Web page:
He’s a shy fellow for sure and looked ready for a nap despite being roused from his perch. How Antonio saw him up in the tree in beyond me….all I can say is Antonio is the real deal when it comes to jungle guides. Back at base camp we unloaded the canoe and had another nice lunch and were entertained again by the “house” monkey.

We all relaxed for a while as well but soon it was time to head back to Manaus the same way we arrived….first on the small boat back to the van to another boat across the main Amazon River to a car to take us back to town. All in all, it was an amazing experience that I’m glad I didn’t miss. Later that night Ian, John and I ate and drank our body weight in pizza and beer…a nice little capper on two very memorable days in the Amazon. Bucket of beer…yep, that’s for us, gracias…

More posts coming soon!

Sorry for the long delay between pots, but I’ve been on the road and haven’t had time to write or post. I’m currently in western Venezuela and will be crossing back into Colombia soon. More posts are on the way!


Day 284 – Amazon Jungle Day 1

Day 284 – Amazon Jungle Day 1       06/01/11       Mileage: o

Today was day one of a two day trip into the Amazon Jungle and it began when our car picked us up to take us down to the docks where we would catch the first of 3 boats.

The fish in the lower right are piranha!

The first boat took us across to the south bank of the Amazon River. Along the way we crossed the “Meeting of the Waters” which is where the black water of the Rio Negro and muddy brown water of the Rio Solimões come together and run parallel for a few miles before mixing together.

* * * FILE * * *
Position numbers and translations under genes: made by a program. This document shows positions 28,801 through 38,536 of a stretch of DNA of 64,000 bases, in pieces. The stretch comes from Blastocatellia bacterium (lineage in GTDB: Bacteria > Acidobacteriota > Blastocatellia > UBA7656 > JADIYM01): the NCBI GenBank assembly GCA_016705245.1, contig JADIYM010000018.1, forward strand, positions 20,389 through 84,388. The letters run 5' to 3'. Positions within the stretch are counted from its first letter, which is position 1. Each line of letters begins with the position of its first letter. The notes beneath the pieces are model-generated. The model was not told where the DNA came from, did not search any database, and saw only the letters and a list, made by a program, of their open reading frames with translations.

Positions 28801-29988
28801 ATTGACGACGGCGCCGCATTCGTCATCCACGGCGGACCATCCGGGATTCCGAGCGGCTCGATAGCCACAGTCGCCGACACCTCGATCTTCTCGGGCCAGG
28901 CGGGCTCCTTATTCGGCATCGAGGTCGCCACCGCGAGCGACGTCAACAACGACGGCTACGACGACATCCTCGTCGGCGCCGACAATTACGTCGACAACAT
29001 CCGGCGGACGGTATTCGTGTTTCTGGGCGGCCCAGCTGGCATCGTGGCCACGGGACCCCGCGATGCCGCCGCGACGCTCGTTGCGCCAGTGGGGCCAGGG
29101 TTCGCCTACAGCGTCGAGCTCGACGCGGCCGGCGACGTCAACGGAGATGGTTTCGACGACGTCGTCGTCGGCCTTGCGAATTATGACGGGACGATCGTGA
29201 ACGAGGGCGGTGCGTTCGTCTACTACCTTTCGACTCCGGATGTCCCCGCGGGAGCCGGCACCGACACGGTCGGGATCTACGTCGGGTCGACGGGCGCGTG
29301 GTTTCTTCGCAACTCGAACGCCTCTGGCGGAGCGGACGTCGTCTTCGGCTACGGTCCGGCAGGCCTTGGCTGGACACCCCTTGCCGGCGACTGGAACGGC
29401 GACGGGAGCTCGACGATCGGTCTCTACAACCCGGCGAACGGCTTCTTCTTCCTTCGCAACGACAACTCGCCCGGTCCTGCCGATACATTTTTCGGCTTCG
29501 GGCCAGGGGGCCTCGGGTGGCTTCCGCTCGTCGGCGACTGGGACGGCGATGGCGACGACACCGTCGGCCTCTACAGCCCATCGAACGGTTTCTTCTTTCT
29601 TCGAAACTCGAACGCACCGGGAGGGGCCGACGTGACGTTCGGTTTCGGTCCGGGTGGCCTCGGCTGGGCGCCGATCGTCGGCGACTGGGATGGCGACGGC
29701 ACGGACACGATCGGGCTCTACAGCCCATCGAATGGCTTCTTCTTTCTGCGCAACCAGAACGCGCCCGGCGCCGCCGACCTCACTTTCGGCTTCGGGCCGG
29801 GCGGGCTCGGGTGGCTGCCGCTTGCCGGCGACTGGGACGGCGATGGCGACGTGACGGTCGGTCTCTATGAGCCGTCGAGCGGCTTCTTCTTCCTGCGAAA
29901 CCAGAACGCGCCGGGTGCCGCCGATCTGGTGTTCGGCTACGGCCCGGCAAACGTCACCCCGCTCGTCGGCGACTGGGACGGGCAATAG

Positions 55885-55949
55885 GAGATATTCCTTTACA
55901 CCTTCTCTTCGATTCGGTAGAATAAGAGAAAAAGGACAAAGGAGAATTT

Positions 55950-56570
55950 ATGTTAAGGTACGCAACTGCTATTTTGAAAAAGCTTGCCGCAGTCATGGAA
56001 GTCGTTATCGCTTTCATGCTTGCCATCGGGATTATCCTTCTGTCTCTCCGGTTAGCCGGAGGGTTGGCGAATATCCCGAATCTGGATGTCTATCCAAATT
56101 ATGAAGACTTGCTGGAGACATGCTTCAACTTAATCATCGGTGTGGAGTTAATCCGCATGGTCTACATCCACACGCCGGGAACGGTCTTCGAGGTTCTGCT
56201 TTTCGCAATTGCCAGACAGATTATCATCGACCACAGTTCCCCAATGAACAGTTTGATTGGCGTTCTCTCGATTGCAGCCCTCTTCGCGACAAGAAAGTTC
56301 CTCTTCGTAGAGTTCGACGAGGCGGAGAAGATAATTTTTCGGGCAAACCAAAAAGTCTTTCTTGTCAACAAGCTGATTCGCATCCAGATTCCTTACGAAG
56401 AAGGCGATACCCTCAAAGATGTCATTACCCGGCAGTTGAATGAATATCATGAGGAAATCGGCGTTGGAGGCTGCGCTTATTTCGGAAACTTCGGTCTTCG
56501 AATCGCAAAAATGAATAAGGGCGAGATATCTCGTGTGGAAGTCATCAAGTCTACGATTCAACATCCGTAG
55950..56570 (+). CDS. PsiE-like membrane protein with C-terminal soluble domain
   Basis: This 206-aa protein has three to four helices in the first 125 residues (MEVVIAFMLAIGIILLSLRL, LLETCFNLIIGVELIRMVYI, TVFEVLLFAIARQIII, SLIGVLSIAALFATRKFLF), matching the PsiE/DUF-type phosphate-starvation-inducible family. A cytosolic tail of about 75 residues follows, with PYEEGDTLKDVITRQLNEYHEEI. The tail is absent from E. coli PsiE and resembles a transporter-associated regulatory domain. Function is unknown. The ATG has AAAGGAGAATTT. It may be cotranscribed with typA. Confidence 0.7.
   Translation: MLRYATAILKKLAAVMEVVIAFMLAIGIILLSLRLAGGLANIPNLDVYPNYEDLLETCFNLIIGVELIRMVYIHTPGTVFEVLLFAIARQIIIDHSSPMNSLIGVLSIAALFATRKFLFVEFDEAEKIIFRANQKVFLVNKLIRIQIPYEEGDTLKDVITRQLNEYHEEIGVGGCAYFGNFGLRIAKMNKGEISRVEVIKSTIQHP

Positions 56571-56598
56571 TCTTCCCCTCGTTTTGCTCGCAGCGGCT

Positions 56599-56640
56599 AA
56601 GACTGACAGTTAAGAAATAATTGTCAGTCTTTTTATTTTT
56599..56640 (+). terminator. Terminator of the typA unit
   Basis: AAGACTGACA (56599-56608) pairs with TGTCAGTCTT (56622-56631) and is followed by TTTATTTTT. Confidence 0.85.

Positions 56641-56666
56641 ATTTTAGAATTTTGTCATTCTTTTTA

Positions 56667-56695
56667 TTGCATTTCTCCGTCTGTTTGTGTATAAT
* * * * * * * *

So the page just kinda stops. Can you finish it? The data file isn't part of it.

Here is a shot from a plane which is much more clear….

Next was a 40 minute van ride to catch boat number two which would take us to the outfitter base camp on a small tributary of the Amazon.

L to R: John, Ian and our guide Antonio

At the base camp we had nice lunch and were entertained by a small monkey that had us all laughing.



Piranha…it’s whats for lunch…

After letting lunch settle for a bit we packed boat number three….a motorized canoe…which would take us deeper yet into the jungle.

Machette…check, tarp shelter….check, bug spray…check…….crapload of beer…..check!

In addition to John, Ian and myself, we were joined by a lovely couple from the UK and a young guy from Holland.

Our guides name was Antonio whom we had met the day before while booking the trip. He grew up in the mountains of southern Guyana and speaks English, Spanish, Portuguese, French and two local Indian dialects…amazing. So with the boat packed we headed deeper into the jungle.

After cruising along a small river we entered the flooded forest while Antonio pointed things out to us along the way…including several large spiders which were kind of hard to miss!

Just in case you missed it…that is one big spider!

Once back in more open water we came upon a pod of river dolphins that were all around the canoe…amazing.